If you look at the OSU schedule and results from 2014, I don’t really see much changing with Miller in the lineup. And in the postseason, when it really mattered, I think the Buckeyes still run all over Wisconsin, show up against Alabama, and impose their will on a slightly overrated Oregon team. Again, kudos to Jones, but he did not exactly light the world on fire during that postseason run. He was clutch, he was timely, but Braxton freaking Miller was the far superior football player.
I guess my what if is ultimately more of a selfish I wish, because I just loved watching Miller play. He was legitimately breathtaking. And I do wonder how a healthy version (of him) would have influenced Ohio State’s 2014 season. Maybe it would have been truly legendary, up there with the greatest seasons of all-time. I know what I think, and I would never trade a championship-winning memory/season for the unknown, but...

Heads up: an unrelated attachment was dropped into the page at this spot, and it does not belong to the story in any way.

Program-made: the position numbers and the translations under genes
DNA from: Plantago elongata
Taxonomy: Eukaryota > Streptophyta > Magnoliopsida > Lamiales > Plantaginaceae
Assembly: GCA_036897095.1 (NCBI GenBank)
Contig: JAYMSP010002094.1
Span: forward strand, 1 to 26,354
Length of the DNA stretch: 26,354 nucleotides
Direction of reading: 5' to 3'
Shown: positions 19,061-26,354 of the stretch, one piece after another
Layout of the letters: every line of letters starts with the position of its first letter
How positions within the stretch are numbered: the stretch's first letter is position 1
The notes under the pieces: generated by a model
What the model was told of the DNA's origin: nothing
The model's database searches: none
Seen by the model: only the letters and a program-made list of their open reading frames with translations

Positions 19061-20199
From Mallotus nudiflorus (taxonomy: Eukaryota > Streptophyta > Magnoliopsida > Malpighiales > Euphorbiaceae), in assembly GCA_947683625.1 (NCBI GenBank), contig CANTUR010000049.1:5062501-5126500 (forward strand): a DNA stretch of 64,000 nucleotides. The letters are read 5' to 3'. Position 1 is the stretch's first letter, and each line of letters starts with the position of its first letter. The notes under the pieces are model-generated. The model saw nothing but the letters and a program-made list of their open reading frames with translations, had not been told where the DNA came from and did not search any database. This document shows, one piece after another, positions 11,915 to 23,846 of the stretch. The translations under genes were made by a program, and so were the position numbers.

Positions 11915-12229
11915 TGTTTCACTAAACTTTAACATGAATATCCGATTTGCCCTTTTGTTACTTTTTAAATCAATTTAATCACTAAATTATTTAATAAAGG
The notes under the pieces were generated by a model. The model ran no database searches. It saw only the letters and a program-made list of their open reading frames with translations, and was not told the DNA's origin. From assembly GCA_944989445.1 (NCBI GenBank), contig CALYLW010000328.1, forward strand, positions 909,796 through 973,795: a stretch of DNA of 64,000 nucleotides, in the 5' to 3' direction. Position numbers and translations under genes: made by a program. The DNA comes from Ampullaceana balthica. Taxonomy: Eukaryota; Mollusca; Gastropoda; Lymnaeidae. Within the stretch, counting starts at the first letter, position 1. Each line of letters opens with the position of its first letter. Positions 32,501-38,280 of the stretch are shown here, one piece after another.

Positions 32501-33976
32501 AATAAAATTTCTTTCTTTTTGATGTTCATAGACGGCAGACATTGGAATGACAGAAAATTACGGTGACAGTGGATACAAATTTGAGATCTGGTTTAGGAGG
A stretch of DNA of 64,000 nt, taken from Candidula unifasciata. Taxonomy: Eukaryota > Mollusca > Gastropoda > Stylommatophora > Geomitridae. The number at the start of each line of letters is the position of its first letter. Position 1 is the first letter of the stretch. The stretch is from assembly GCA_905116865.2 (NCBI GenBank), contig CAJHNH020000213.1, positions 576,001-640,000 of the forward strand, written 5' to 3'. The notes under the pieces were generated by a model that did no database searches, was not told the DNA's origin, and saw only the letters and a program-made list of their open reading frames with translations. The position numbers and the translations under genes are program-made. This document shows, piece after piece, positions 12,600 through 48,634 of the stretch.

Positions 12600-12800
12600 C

I really like Josh’s selection here of Braxton Miller. For me, I distinctly remember hearing the news that Miller would be out for the entirety of the 2014 season before the year had even started, because it was that very year that I enrolled as a freshman at Ohio State. My first ever game in the Horseshoe was witnessing the Buckeyes lose a horrific game to Virginia Tech, and I thought that my initial experience of a college football season was down the tubes immediately. However, we all know how that season turned out...